Midnight, the clock strikes. It is Christmas Day, the werewolves’ birthday; the door of the solstice stands wide open; let them all sink through. See! Sweet and sound she sleeps in granny’s bed, between the paws of the tender wolf. – from Angela Carter’s retelling of the fairy tale in The Company of Wolves.
Little Red Riding Hood
Went walking through a wood.
She met a wolf and stopped to chat.
Don’t ask what happened after that!
– Armand T. Ringer (Martin Gardner) in Are Universes Thicker Than Blackberries?: Discourses on Gödel, Magic Hexagrams, Little Red Riding Hood, and Other Mathematical and Pseudoscientific Topics
Traditionally, Little Red Riding Hood was one of the first fairy tales most of us were told as children, and then later, it became one of the first stories we told our children.
I heard the Grimm’s 1812 version first, probably because my parents liked the happy ending in which LRRH is rescued by the hunter. The moral of this version was don’t stray from the path. Charles Perrault’s 1695 version, which is grimmer than the Grimm’s version, admonishes children not to talk to strangers.
Like many children, I probably thought the story was just another example of a bad day in the woods and/or that this is just the sort of thing that happens to kids who don’t listen to their parents about strangers and paths. The prospective bawdy messages behind the story were lost on me in the days when I listened to bedtime stories.
Adults, from psychologists to folklorists to parents, have variously found deeper meanings in the story or missed the point altogether. In Little Red Riding Hood Uncloaked: Sex, Morality, and the Evolution of a Fairy Tale, Catherine Orenstein notes in the introduction that two California school districts banned the book in the 1990s because of an illustration showing a bottle of wine in LRRH’s basket.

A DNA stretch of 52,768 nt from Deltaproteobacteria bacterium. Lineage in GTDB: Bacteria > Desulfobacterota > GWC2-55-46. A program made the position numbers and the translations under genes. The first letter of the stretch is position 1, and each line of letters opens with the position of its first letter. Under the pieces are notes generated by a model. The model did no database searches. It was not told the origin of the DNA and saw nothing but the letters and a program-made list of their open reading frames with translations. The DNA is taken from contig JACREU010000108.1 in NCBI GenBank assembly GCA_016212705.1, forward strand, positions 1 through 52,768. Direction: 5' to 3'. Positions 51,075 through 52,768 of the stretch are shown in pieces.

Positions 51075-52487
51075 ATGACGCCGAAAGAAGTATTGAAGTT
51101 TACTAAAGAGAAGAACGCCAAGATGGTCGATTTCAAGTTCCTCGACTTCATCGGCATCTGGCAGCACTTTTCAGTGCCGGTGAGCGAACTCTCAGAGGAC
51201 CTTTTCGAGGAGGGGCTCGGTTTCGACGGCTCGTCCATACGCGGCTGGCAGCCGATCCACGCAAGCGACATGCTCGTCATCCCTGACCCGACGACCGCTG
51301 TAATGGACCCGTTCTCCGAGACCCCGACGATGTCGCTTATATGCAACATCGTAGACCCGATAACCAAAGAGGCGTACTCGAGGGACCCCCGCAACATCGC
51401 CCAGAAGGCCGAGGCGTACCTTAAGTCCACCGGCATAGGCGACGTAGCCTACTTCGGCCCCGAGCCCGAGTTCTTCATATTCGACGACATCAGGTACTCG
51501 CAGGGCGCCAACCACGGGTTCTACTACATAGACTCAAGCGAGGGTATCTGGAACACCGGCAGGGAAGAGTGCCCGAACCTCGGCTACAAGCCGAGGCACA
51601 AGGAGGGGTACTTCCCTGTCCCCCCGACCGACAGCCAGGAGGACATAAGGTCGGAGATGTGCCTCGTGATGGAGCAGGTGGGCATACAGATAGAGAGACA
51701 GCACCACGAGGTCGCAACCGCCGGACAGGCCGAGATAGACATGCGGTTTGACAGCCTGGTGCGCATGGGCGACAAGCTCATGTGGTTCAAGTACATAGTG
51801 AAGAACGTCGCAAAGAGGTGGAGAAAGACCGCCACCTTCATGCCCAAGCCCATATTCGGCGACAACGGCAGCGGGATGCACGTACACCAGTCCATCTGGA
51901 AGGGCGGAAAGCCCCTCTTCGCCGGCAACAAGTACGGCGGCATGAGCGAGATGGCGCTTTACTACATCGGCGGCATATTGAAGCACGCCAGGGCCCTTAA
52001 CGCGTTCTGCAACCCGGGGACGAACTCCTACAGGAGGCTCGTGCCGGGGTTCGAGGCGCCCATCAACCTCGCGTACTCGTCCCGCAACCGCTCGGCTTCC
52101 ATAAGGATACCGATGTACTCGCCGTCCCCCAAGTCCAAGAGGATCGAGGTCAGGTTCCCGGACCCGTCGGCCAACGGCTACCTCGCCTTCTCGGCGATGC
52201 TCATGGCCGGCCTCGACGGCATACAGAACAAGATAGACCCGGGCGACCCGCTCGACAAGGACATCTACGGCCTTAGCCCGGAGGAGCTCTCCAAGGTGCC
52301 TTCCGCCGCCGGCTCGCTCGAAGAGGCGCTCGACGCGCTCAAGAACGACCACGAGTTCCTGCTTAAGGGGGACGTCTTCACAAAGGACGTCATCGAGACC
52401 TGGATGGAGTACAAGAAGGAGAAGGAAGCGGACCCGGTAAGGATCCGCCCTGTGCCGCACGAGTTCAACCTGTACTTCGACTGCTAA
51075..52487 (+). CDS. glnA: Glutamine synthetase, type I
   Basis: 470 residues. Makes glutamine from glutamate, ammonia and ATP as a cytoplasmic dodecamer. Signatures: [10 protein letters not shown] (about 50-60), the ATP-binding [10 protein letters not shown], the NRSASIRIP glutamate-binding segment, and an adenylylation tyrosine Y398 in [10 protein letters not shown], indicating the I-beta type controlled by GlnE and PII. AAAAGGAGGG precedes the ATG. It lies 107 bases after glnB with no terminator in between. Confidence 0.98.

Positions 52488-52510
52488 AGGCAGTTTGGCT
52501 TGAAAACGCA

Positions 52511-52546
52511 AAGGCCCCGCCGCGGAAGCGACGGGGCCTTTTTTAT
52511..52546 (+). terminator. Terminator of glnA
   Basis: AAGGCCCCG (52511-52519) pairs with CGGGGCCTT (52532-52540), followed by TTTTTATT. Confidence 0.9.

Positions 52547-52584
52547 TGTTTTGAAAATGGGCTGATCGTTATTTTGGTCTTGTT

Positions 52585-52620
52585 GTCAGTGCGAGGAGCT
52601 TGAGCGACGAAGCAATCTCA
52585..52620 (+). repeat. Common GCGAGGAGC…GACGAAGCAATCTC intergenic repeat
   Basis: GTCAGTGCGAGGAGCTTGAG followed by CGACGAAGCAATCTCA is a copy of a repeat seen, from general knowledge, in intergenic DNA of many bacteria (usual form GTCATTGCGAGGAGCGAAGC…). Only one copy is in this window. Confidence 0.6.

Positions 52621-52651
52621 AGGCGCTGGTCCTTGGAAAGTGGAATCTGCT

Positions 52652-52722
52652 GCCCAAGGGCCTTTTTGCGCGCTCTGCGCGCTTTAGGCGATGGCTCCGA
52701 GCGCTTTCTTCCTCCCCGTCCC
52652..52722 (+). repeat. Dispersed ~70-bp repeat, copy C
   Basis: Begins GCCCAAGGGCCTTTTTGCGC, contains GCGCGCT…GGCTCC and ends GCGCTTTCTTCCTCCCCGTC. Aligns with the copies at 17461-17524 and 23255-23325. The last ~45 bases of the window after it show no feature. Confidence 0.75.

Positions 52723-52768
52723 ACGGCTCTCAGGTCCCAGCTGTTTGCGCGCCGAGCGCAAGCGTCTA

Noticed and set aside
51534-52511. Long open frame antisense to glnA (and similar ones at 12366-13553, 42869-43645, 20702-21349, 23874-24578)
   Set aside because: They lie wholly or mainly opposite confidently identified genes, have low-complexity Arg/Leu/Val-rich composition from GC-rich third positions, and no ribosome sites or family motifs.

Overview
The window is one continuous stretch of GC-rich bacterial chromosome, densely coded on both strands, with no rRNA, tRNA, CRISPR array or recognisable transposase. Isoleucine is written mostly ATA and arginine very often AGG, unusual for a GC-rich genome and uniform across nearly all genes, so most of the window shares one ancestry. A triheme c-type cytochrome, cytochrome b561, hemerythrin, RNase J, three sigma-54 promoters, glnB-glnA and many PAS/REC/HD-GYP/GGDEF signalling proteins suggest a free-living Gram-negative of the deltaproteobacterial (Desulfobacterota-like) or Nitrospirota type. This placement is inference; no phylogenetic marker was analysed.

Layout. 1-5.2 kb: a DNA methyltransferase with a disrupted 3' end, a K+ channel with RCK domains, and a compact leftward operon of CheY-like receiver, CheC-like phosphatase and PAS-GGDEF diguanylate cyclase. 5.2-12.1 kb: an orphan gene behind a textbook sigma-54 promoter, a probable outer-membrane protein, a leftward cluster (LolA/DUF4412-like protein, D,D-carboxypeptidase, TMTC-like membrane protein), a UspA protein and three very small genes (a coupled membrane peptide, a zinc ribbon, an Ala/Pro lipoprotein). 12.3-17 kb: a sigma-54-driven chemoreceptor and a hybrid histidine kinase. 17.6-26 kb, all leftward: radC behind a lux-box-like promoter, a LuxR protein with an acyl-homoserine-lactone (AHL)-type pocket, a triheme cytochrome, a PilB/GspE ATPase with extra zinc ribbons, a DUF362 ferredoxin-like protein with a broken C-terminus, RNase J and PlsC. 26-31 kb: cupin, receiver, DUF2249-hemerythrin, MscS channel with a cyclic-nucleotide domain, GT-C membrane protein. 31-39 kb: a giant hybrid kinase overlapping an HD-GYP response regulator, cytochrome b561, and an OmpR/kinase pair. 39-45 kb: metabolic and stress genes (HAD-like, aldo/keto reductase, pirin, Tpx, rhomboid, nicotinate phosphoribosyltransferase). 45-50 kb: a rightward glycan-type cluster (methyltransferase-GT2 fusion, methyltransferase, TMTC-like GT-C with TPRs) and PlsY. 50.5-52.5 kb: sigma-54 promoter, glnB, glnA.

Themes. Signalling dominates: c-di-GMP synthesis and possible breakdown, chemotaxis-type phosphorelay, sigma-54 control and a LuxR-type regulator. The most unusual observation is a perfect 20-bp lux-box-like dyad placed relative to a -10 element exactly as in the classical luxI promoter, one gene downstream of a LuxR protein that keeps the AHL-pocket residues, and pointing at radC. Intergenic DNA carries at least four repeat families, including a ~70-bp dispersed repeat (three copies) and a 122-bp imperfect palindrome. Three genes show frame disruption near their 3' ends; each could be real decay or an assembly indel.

“The story line of Red disrobing and climbing into bed with the wolf passed muster,” writes Orenstein. “But the wine, they said, might be said as condoning the use of alcohol.”
The Objective Observer
As I grew older, questions came to mind about the story. They were, in fact, very similar to those of Dr. Eric Berne’s (Games People Play, What do you say after you say hello?) questions of an objective observer: “What kind of a mother sends a little girl into a forest where there are wolves? Why didn’t her mother do it herself, or go along with LRRH? If grandmother was so helpless, why did mother leave her all by herself in a hut far away?”
These questions sound similar to those a police officer might ask. And, in real-life events, they make sense.
Berne further speculates that maybe mom wanted to get rid of the kid and hoped for the worst out in the woods. This would would allow mom to play the “Ain’t it Awful” game. Berne was, as always, delightfully cynical and LRRH certainly provided food for thought for those studying transactional analysis, psychological games and scripts. But, rather than uncovering what the fairy tale means, the objective observer approach primarily suggests there’s more in the story than initially meets the ear.
A Treasure Hunt